Investment in mutual funds is one of the best options available to you as an investor especially if you are new to investment. It gives you a wide choice of investment. You can invest in the equity market, debt market, call money market, government securities, overseas market, and commodity market through mutual funds. There are various types, categories, and sub-categories of mutual funds available to investors. This makes investing in mutual funds for the first time, a daunting task. In the following paragraph, we will touch on some of the important considerations for investing in a mutual fund scheme for the first time.
As an investor, you can buy mutual funds directly from the fund house’s website or branches if you are KYC compliant. First, you need to be a KYC compliant for investing in a mutual fund. All the funds come with direct as well as regular versions of the same fund, so be sure to specify that you are interested in the direct version. In long run, they give better returns.
If you are thinking of buying more than one fund then you have to go to some of the companies including broker and fintech companies that will help you to buy funds of different fund houses from the same platform. It is better to choose the right platform that gives you a bouquet of products. Thus you can build a well-diversified portfolio of funds and stocks without venturing outside this platform. By investing through one platform, you can easily transfer assets from one fund to another. You’ll also consolidate paperwork, getting one statement for all of your funds instead of a separate one for each fund you own.
Making the Purchase
If you’re buying a fund on your own (without the help of a broker or planner), you need to visit the fund house or platform you have chosen. That means visiting their website, downloading the scheme information document (SID), understanding the fund, and finally investing in them. There are many options to select from each fund such as dividend, dividend re-investment, and systematic investment plan (SIP) or lump sum. The key ones are whether to reinvest dividends and other distributions and whether to invest a lump sum or a smaller amount each month.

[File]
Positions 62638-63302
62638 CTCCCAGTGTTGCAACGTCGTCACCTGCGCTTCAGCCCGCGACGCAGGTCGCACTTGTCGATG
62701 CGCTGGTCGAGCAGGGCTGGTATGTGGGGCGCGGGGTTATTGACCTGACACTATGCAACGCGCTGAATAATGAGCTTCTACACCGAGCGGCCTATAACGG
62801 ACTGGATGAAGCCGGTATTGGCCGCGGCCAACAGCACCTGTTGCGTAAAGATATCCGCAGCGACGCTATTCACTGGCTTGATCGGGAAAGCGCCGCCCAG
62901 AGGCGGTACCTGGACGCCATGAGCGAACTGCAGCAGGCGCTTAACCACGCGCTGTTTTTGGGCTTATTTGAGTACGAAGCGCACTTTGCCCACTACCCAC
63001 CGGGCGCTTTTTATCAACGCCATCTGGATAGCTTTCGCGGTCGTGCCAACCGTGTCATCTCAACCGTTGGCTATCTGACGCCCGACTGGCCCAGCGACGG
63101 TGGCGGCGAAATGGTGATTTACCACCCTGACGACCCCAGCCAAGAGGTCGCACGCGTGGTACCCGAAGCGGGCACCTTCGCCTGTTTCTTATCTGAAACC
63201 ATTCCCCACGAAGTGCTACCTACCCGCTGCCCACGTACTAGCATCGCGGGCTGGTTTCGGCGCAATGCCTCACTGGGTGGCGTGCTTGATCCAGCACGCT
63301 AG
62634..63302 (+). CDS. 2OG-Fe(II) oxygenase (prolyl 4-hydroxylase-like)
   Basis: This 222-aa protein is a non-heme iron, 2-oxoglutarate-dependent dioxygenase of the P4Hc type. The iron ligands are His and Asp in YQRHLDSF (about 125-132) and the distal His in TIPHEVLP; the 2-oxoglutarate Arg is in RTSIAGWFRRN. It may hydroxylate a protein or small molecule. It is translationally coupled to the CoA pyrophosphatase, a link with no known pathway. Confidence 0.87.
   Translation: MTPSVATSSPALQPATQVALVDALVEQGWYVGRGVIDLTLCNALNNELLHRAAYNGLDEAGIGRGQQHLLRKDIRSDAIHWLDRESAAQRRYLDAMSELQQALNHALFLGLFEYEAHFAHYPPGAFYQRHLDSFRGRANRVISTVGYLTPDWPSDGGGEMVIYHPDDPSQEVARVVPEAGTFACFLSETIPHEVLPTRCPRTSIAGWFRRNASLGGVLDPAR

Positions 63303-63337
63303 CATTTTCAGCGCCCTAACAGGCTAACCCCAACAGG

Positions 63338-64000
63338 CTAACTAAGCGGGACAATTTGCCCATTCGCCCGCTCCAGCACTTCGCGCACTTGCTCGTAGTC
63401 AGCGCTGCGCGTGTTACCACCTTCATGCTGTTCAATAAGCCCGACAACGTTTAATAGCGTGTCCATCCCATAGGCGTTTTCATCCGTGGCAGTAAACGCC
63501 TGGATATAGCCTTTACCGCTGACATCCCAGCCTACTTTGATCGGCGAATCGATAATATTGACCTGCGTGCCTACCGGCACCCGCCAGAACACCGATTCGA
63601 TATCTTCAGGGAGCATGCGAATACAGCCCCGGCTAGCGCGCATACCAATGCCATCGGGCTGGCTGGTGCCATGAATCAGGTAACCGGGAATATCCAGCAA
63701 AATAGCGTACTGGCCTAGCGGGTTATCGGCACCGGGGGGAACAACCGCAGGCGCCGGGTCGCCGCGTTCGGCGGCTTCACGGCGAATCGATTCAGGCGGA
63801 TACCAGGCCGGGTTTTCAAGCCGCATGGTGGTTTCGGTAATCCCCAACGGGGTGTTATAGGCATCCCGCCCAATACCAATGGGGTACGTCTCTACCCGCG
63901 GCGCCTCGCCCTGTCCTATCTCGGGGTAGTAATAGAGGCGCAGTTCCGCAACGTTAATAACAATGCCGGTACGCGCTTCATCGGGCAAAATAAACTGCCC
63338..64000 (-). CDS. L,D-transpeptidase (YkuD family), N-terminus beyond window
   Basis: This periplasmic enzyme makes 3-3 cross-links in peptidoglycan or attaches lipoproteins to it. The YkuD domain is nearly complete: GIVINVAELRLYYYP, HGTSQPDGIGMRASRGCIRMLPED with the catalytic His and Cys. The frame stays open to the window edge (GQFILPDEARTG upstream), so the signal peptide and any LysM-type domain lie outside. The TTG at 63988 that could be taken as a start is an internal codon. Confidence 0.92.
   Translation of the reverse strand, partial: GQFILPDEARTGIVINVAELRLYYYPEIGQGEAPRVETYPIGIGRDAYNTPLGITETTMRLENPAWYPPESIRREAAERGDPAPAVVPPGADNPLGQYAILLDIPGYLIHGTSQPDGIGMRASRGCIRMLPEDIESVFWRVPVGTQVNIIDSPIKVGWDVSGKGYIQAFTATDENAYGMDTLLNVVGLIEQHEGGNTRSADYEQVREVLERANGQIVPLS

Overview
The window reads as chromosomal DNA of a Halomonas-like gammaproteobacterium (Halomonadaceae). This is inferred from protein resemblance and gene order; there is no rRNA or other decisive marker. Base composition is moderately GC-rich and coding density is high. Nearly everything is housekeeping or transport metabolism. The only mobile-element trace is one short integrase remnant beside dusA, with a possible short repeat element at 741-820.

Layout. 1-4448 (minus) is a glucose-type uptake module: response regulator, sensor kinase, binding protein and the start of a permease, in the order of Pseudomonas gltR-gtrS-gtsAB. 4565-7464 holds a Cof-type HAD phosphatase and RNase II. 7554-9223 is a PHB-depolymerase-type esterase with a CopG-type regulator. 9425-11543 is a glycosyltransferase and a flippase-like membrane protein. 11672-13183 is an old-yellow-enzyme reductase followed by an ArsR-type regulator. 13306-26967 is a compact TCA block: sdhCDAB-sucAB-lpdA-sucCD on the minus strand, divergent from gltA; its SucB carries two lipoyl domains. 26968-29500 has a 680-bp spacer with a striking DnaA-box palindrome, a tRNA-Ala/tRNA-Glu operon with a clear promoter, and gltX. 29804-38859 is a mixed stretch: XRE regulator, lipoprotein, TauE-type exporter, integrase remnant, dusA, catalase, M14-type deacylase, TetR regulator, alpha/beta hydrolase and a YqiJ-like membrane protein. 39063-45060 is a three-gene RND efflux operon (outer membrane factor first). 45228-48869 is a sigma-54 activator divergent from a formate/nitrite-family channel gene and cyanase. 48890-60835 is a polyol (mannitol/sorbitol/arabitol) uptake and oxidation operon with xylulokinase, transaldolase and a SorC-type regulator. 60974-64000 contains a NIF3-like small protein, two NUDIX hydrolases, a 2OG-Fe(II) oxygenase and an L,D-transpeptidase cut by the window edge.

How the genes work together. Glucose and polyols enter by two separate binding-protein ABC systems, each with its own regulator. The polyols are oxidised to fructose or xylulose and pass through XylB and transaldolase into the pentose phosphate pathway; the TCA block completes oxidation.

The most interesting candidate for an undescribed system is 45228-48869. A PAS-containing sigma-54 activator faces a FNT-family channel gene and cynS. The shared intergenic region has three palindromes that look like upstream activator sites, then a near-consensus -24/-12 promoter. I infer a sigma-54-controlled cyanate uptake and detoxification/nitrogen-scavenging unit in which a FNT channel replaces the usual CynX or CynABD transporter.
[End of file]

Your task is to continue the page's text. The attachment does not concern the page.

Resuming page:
Tracking Your Purchases
Whether you invest a lump sum or rupee-cost average or use some combination of the two, be sure to keep copies of the fund statements recording your fund purchases. These are vital for keeping track of the fund shares you own. Knowing exactly when you bought funds and how much you paid for them can be a big help while filing your tax returns. When you redeem or cash in, funds, you can minimize your taxable gains by paying attention to the fund’s NAV and how long you held them. Gains in equity funds that you have owned for at least one year are taxed at a lower rate than those you have held for less than a year. Similarly for debt funds, however, the period is three years to determine the tax rate.
Great First Funds
Most first-time fund investors want to find a fund that doesn’t require a high initial investment and is less risky. Unfortunately, one of the best “first fund” choices, for retail investors, is a balanced fund that invests in both equity and debt. In order to maintain this ratio, the fund manager will typically disinvest from holdings that have gained more and invest in holdings that have gained less. This of course is asset rebalancing. Effectively, gains that are made in equity are protected by debt. The great advantage of balanced funds is that they are inherently safer than pure equity funds. They gain well when the markets gain but when the markets fall they fall less sharply, thus protecting gains that were made in better times.
In addition to this tax saving funds or Equity-Linked Savings Schemes (ELSS) are basically all-equity funds in which investments are eligible for tax exemption under Section 80C of the Income Tax Act. Under Section 80C, you can invest up to Rs1.5 lakh in a set of instruments, one of which is ELSS funds. Since they are equity funds, you should invest in them for the long term. In the case of ELSS funds, this long-term imperative is enforced under tax laws through a three-year lock-in. As a result, investors tend to have a good experience as they receive reasonable returns from these funds. Moreover, the tax-break